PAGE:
Recently I had the opportunity to attend a Most Influential Educators dinner. Fifteen high school senior students from Brookfield East, with the highest grade point averages, were invited to honor their most influential educator. Each student gave a speech about the impact their chosen teacher made on their learning, focusing specifically on the attributes that educator possesses that makes him or her stand out amongst the other great teachers in the district.
Some of these students are gifted-creatively or intellectually or in their leadership. Some might not be gifted but are clearly focused, hard-working students. Each speech was amazingly unique but one common strand tied each student’s speech to the next as if on purpose. One obvious string you didn’t have to dig for. It visibly stood out--RELATIONSHIPS. Each student shared how the chosen teacher’s actions and words lived the message, “I believe in you”.
From my years of work with students who are gifted I could tell a few of the students I was listening to would, accidently or on purpose, make the best teachers work hard and think differently. If you are a parent or educator of a gifted out-of-the box thinker or student who is honestly trying to learn by asking questions or pushing the limits to “see what would happen” then you know what I’m talking about. These teachers had clearing impacted the students because of the RELATIONSHIPS they nurtured.
Educational research is strong around the impact of RELATIONSHIPS. When the words and actions of a teacher provide safety to learn a student can grow by leaps and bounds. Immense learning happens when a student can make a mistake—and think, “Well, that didn’t work.” Research is also clear—when a student has at least one adult within the wall of a school, who the student feels he or she has a connection with, the student is more likely to find success. RELATIONSHIPS matter.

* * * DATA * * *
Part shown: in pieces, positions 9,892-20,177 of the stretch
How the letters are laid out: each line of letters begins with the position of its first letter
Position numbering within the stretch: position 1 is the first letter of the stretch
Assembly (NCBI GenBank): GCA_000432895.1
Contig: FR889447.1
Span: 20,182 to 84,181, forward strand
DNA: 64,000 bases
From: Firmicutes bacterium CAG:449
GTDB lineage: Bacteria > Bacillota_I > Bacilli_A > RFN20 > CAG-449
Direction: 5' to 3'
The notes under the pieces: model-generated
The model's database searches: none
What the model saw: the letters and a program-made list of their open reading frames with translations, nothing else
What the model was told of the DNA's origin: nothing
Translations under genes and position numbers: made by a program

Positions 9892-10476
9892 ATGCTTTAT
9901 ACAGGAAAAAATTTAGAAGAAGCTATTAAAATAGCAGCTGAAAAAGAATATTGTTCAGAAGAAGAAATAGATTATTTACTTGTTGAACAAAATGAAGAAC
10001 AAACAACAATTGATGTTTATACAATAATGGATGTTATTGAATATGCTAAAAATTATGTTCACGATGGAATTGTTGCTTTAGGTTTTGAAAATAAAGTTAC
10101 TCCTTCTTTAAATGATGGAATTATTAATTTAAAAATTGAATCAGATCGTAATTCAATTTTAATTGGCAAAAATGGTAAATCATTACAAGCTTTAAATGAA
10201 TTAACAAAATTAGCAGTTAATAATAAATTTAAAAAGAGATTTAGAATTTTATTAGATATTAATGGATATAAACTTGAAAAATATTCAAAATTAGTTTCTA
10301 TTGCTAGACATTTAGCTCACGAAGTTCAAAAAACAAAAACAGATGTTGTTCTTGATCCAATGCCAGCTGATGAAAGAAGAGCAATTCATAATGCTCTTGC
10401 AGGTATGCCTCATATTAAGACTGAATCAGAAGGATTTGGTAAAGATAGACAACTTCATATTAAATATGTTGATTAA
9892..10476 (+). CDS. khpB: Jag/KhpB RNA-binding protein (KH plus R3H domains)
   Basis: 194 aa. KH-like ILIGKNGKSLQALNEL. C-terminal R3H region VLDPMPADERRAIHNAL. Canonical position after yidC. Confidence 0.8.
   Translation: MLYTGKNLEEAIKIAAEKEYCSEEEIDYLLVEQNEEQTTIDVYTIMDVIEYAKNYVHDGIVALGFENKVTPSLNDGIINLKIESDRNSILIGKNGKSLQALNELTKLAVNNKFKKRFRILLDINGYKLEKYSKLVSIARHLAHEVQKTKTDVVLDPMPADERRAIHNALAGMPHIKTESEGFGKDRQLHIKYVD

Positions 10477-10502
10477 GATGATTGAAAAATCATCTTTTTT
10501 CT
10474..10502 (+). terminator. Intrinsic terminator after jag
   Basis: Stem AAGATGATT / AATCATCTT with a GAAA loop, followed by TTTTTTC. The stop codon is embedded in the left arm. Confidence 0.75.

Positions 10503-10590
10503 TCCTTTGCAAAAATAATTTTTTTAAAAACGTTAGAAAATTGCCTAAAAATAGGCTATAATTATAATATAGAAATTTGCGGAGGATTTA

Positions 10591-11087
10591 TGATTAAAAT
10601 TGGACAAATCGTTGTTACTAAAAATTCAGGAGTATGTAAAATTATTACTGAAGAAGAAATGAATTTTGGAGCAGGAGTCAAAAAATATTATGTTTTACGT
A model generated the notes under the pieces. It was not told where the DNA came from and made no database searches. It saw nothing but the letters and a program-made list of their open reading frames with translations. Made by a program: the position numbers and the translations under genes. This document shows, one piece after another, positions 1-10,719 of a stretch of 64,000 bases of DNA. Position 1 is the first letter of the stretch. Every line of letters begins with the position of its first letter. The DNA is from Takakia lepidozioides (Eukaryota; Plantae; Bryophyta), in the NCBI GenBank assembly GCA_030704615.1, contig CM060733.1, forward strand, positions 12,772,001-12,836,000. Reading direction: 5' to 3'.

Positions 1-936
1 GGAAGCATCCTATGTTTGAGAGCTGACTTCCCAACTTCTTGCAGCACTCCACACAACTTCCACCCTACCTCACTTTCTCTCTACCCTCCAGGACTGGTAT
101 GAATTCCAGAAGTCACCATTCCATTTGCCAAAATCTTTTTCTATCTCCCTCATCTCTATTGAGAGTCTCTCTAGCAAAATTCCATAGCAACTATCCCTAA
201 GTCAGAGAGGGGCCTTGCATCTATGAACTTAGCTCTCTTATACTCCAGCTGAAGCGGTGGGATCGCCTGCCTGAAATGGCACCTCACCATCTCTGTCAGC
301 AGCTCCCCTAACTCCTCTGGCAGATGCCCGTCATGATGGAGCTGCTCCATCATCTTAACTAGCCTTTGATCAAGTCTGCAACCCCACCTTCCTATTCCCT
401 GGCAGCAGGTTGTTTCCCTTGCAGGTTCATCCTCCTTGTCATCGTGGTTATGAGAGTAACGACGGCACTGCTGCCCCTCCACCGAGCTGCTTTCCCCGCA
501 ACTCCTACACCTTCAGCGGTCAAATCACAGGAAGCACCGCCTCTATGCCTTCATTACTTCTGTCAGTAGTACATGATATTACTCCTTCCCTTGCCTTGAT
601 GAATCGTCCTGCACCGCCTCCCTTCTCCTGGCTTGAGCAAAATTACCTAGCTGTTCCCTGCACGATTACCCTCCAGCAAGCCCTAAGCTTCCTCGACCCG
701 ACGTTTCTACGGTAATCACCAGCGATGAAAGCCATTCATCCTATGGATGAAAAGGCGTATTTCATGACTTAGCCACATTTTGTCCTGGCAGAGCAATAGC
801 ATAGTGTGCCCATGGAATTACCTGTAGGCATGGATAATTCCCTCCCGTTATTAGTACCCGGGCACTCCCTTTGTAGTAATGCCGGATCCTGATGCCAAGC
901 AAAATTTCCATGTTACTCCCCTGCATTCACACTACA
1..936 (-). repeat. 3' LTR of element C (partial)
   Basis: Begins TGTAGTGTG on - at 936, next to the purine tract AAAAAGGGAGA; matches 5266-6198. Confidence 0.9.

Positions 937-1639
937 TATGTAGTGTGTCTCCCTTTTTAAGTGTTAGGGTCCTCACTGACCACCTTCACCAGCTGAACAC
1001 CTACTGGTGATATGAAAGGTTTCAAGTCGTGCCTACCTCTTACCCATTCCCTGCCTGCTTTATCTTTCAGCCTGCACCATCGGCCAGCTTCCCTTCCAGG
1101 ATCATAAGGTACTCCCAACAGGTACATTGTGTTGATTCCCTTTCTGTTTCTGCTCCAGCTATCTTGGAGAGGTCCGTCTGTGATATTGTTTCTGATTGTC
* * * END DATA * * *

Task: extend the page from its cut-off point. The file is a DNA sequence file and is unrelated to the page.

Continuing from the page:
Some of our most gifted students are our most fragile learners. They think differently, they ask hard questions and sometimes it looks or feels like they are pushing adults’ buttons. They may not always fit with their peer group. But they want to belong. They want to fit. They crave RELATIONSHIPS that help them feel safe and valued.
Listening to the students’ speeches helped me reflect on the work I do. I’ve learned to listen and look for the deeper message in a student question. I’ve learned what incredible things can happen when we say, “Go ahead and try, let’s see what will happen.” The quirky, tricky, doesn’t quite fit in the mold students, I love them. Being a WOW teacher isn’t as hard as you’d think. It’s about RELATIONSHIPS.
From the President
"The campers, instead of being critical of one another, could often see a reflection of themselves in the actions and reactions of their peer group."